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The TAIGA experiment: from cosmic ray to gamma-ray astronomy in the Tunka valley.

Scientific organization
Irkutsk State University
Academic degree
Doctor of science
Deen of physical faculty
Scientific discipline
Physics & Astronomy
The TAIGA experiment: from cosmic ray to gamma-ray astronomy in the Tunka valley.
The physical motivations and advantages of the new gamma-observatory TAIGA (Tunka Advanced Instrument for cosmic ray physics and Gamma Astronomy) is presented. The TAIGA array is a complex, hybrid detector for ground-based gamma-ray astronomy for energies from a few TeV to several PeV as well as for cosmic ray studies from 100 TeV to several EeV. The recent results of measurements including first observation of very high energy gamma ray of the Crab nebula with first cluster of wide angle Cherenkov array TAIGA-HiSCORE are presented.
High energy gamma-astronomy, cosmic ray physics, gamma-observatory TAIGA, Crab nebula

In recent years gamma-ray astronomy became the most dynamically developing field of astroparticle physics. More than 150 sources of TeV gamma – ray were discovered and studied. However, until now there was not detected a single photon with energy above 80 TeV. Essentially, this is explained due to the fact that the most of formerly and currently existing arrays are a network of Imaging Atmospheric Cherenkov Telescopes (IACT): HEGRA, H.E.S.S., MAGIC and VERITAS with the level of sensitivity optimized for the energy range 100 GeV - 20 TeV. Although, there are a lot of fundamental questions without answers about processes in the  range of high and ultra-high energies. The so-called 4th generation IACT array CTA as well HAWC and LHAASO will have substantially higher sensitivity than the existing telescopes in the energy range of up to 100 TeV, but not sufficient to solve all problems of very high energy gamma – astronomy.

To solve many crucial tasks of high energy gamma-astronomy as well cosmic ray physics we propose to design and to construct the gamma-observatory TAIGA (Tunka Advanced Instrument for cosmic ray physics and Gamma Astronomy) - a complex hybrid detector system including:  wide-angle Cherenkov detectors, IACTs, electron, muon and radio detectors grouped into 6 arrays. Common operation of an array of IACTs and a wide-angle Cherenkov array can allow one to abstain from simultaneous measurement of the EAS in stereoscopic mode by several closely packed IACT and thus allows to increase the distance between IACT up to 600 -1000 m reducing the number of telescopes needed by a factor of four times or more. In the combination of both techniques, the timing array provides the information about shower core position, incidence angle and energy, and the IACT images are used for the identification of the primary particle.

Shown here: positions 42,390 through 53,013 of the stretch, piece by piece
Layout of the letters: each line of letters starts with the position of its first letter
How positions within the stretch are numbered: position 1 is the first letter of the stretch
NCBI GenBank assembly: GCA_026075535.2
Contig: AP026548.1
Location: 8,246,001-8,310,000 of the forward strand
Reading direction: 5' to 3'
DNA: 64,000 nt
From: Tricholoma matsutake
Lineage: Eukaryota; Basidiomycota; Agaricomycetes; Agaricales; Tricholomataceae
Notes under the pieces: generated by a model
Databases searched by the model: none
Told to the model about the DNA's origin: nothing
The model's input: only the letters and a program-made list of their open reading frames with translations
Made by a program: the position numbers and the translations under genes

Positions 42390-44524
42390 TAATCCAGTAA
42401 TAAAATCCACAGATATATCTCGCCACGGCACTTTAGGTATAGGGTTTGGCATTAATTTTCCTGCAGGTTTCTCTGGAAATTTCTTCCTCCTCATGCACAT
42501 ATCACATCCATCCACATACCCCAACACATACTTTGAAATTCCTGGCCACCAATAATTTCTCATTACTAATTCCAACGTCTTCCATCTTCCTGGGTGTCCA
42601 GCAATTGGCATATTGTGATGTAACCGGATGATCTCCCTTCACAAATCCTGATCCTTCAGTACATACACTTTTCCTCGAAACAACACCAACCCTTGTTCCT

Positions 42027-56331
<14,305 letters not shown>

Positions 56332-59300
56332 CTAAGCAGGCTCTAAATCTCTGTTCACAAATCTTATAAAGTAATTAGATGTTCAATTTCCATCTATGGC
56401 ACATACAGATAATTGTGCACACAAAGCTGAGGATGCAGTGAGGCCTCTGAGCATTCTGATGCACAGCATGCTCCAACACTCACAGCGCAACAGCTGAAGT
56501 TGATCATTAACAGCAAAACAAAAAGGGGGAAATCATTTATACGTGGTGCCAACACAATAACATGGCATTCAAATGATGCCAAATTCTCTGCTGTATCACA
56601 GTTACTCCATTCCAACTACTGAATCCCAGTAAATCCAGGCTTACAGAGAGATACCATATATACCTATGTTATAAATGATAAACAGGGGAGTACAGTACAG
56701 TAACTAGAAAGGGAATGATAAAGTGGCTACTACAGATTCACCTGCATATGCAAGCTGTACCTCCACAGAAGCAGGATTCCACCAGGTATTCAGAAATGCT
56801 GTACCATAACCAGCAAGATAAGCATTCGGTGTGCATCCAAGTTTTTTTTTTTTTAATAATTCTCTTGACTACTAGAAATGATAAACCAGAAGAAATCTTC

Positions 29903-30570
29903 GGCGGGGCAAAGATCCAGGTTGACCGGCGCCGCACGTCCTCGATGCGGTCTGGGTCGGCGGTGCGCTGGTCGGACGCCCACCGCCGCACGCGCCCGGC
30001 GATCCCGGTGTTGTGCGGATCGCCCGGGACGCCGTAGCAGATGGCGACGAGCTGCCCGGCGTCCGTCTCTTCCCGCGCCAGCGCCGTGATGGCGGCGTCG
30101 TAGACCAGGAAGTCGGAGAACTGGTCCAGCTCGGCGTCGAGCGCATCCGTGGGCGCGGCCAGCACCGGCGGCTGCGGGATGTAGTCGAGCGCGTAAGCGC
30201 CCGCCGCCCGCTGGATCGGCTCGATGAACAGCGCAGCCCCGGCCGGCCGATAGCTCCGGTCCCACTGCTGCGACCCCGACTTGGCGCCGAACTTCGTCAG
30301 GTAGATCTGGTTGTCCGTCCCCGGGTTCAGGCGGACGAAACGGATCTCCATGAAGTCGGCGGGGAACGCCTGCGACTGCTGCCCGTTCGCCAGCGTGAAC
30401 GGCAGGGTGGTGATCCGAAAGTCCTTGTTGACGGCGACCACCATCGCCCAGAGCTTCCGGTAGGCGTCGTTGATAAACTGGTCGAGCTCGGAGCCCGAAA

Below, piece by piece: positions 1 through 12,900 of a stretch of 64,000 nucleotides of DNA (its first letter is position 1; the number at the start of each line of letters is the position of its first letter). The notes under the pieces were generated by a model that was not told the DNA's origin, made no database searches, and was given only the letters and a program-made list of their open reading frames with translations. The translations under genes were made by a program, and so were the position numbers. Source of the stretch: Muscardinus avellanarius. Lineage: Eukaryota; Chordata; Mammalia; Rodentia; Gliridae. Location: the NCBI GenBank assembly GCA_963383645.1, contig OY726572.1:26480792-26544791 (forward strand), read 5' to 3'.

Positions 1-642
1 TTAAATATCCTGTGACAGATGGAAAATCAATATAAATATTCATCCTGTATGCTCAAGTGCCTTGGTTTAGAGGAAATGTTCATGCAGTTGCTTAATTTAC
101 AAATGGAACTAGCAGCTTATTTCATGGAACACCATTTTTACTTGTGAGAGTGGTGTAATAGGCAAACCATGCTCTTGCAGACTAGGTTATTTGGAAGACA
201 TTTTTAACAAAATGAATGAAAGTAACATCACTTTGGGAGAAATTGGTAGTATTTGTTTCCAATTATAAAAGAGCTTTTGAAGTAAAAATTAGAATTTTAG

TAIGA will be located in the Tunka valley, about 50 km from Lake Baikal in Siberia, Russia, were since 2009 the full-size Tunka-133 Cherenkov EAS detector is in operation. The experience of Tunka-133 on the energy spectrum and mass composition of cosmic rays, together with it’s existing infrastructure are important factors for selecting this location. TAIGA will combine six arrays with different types of detectors.

TAIGA will combine six arrays with different types of detectors.

  1. The Tunka-133 array. The Tunka-133 array consists of 175 wide-angle Cherenkov detectors distributed over 3 km2 area. The detectors are grouped into 25 clusters, each with 7 detectors—six hexagonally arranged  detectors and one in the center. The distance between the detectors in each cluster is 85 m. The energy spectrum and mass composition of cosmic rays in the range of 6–1000 PeV has been reconstructed using data from 5 winter seasons of measurements with the Tunka-133 array. The spectrum has a rather complicated structure with different power-law index and points out reliably the existence of a “second knee” at 300 PeV, probably, it is manifestation of a transition from galactic to extragalactic origin of the cosmic rays. We find a decrease of the mean (in logarithm) of the atomic number or composition, this lightening at energies higher than 100 PeV also points  to a transition to extragalactic cosmic rays.
  2. The TAIGA-HiSCORE array. The principle of the TAIGA-HiSCORE array  is rather similar to the one used for the Tunka-133 array. Again, this method is based on the sampling of the Cherenkov light front of air showers. The TAIGA-HiSCORE will consist of an array of 500 wide-angle (field of view 0,6sr) light-sensitive detector stations, distributed with spacing 75 – 200 m over an area of a five square kilometer, probably the array area will be extended in future. The array threshold for gamma-ray induced EAS is 30 TeV, for cosmic rays  100 TeV. The TAIGA –HiSCORE data allow  to reconstruct the arrival direction of the EAS with an accuracy of about 0.1 degree, the core location to  5–6 m, energy to 10-15% and shower maximum height Xmax  20 – 25 g/cm^{2}.